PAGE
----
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The Art of Reading


Adam AndrewsOne of the most overwhelming moments in a homeschool writing teacher’s career takes place AFTER her students have acquired the basic mechanical skills of sentences and paragraphs.

Now that they can write a little, what they really need is practice. But practice on what? What should they write about?

Most of us have no idea whatsoever. Our attempts to create writing assignments leave us staring at that dreaded blank page. It’s no wonder our kids will soon repeat the gesture with blank stares of their own. How can we expect them to come up with ideas when we can barely suggest a single one?

One easy way to solve this problem is to have your students write expository essays about the stories they read. (Expository simply means “explanatory,” by the way.)  In other words, have your students explain the elements of their most recent reading assignment in writing. To get them started, simply teach some basic structural elements of literature like the ones in the following list; then ask a leading question about each one that can be answered with an expository paragraph or essay. Here are some examples:

1.Setting: Which elements of this story’s setting work most powerfully to emphasize the main idea of the story?

The setting of a story is the combination of details about time, place, people, and ideas that surround the story’s action. Authors choose their settings very carefully to emphasize their themes and to allow their characters and plots to illustrate important ideas. In short, there is no such thing as an accidental setting. Have your students explain why the setting of the story is important to the author’s main idea. Does the fact that storms and tempests unsettle the night before Julius Caesar’s murder have anything to do with Shakespeare’s views of treason and revolution? Most likely!

2.Characters: What does the protagonist want most in this story, and how is this desire a reflection of the character’s personality?

Deciding which character is the protagonist (or “main character”) is almost always a thought-provoking exercise. Whose goals are most closely identified with the story’s action? Whose career are we readers following to its conclusion? Once we have an idea of the identity of the main character, we must ask what he or she is after and why this goal is so important. Remember, an author makes these decisions carefully when he creates the protagonist, so explaining them in a paragraph or essay is tantamount to explaining the author’s own idea; and this, of course, is the whole point of good reading–and good writing, too!

3.Conflict: What obstacles prevent the protagonist from achieving his goals in this story, and what type of conflict do these obstacles present?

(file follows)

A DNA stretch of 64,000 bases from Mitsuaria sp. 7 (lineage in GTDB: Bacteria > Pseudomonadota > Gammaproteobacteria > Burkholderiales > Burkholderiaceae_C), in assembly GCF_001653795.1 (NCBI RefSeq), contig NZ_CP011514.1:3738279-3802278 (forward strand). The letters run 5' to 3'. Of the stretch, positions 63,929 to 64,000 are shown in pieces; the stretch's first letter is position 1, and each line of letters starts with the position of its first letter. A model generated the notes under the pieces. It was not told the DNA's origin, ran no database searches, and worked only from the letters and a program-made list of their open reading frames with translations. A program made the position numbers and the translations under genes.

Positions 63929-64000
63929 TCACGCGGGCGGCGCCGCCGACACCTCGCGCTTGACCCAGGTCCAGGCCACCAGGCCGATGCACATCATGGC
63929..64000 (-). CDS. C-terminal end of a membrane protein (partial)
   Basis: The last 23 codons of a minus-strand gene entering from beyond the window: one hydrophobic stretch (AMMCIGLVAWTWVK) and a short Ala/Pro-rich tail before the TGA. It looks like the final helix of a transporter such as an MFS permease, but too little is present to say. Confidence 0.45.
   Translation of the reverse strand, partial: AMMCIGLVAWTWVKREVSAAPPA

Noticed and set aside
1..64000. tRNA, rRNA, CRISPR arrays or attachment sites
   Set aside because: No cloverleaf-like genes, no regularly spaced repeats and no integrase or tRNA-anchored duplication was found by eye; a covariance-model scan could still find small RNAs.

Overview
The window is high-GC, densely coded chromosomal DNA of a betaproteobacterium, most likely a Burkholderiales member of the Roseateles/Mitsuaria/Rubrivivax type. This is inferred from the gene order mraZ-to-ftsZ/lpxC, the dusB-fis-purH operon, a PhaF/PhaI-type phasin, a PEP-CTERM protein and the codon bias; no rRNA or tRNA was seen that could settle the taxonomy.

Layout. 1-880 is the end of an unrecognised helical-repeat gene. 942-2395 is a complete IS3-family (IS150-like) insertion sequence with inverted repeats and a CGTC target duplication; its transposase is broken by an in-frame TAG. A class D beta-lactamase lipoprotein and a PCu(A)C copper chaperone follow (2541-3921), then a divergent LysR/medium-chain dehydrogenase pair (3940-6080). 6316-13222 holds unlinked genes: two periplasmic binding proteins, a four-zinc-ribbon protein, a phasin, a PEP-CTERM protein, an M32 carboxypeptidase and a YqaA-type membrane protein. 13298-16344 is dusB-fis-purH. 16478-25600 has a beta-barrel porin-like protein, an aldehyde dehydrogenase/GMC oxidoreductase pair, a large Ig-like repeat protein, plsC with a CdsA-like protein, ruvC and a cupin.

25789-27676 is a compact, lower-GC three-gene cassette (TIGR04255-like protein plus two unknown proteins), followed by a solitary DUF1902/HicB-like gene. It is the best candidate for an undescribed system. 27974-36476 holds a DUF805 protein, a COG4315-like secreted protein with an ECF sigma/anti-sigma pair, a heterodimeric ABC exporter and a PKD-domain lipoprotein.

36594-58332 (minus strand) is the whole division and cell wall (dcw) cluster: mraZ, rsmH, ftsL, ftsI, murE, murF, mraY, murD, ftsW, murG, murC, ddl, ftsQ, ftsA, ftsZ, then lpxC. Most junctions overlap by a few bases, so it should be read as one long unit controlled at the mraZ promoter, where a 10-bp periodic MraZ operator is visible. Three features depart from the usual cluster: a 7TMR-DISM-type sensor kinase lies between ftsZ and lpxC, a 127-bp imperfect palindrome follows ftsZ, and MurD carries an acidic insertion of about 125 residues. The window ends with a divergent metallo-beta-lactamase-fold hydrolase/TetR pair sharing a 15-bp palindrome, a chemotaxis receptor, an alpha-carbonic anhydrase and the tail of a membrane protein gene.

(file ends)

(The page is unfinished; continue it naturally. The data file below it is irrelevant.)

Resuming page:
Every story has a problem in it. Explaining what that problem is and what type of conflict it represents will give your students plenty to write about. Remember, there are only five (5) types of conflict in literature:  Man v. Man; Man v. Nature; Man v. God; Man v. Society and Man v. Himself. Ask your students to identify the main obstacles in the story and then interpret them, first by assigning them to one of these categories, and then by deciding which category is most important to the story’s message. You’ll find that a single paragraph is often too short a form for such an exercise, and your students will soon be clamoring for more space!

4. Plot: What event forms the climactic moment of this story, and how does this event resolve the story’s main conflict?

The climax of a story occurs when the main conflict is resolved–or at least put on the road to resolution–by some event, decision, action, word or thought of the story’s characters. Identifying an event as the climax says as much about a student’s interpretation of the story as it does about the story itself, for the student is making a statement about the story’s main idea every time he identifies a climax.

5. Theme: If you could boil the story’s main idea down into a single phrase, what would it be, and how do you know that the author would agree with you?

All authors write to communicate an idea or theme; there is no such thing as a story without one!  Additionally, all of the other structural elements of fiction–characters, plot and conflict–collaborate to emphasize this underlying main idea. Identifying the theme of a story by explaining how the other elements of the story work together to emphasize it is one of the most rewarding ways to write about literature. In the end, it turns out to be one of the most rewarding ways to write, period.

Thinking carefully about the books you are already reading is a great way to get your kids started writing about ideas–and to answer forever that dreaded question, “what should we write about?”  If you’ve got a good book, you are never lost for an answer.


 You can also read Adam’s article, Writing from Literature: Tips for Teaching the Analytical Essay in the latest issue of TOS magazine.